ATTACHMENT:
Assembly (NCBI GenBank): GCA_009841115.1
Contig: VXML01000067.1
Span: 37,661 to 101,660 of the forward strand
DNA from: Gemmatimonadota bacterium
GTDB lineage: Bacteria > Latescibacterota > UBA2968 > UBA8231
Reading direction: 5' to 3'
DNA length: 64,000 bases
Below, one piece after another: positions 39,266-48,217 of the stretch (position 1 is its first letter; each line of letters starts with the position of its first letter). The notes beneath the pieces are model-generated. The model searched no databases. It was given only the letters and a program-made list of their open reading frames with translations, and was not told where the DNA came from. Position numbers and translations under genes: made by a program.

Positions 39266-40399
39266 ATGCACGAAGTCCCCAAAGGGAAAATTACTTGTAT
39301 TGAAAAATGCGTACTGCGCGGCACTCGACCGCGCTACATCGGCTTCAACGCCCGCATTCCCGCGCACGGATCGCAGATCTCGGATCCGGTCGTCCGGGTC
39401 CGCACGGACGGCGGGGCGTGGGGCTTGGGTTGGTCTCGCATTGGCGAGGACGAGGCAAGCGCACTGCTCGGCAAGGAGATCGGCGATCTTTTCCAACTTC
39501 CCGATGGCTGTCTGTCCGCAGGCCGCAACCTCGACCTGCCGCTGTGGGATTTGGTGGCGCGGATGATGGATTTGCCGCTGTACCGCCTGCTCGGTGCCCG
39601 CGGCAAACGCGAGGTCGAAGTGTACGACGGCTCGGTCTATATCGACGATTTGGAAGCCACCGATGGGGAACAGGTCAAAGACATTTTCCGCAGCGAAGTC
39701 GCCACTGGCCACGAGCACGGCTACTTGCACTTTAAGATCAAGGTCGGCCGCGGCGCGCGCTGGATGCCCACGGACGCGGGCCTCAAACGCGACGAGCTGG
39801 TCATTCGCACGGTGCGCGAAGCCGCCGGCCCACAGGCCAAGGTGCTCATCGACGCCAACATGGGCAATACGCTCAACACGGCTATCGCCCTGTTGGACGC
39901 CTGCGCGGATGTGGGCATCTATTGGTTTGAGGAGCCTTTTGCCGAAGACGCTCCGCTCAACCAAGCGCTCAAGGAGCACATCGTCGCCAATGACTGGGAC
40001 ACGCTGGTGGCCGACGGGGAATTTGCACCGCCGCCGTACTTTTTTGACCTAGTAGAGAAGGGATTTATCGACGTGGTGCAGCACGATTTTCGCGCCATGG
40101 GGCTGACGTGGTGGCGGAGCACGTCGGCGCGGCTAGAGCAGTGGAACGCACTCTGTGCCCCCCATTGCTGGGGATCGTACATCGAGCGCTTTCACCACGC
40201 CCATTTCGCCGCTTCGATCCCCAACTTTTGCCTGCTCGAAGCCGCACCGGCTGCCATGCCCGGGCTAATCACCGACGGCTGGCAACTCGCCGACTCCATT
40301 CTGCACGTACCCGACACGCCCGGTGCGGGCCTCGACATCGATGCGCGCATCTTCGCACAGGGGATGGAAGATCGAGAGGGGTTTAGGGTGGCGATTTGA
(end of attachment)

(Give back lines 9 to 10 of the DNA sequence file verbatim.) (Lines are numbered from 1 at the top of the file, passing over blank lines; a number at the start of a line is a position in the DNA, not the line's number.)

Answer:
Positions 39266-40399
39266 ATGCACGAAGTCCCCAAAGGGAAAATTACTTGTAT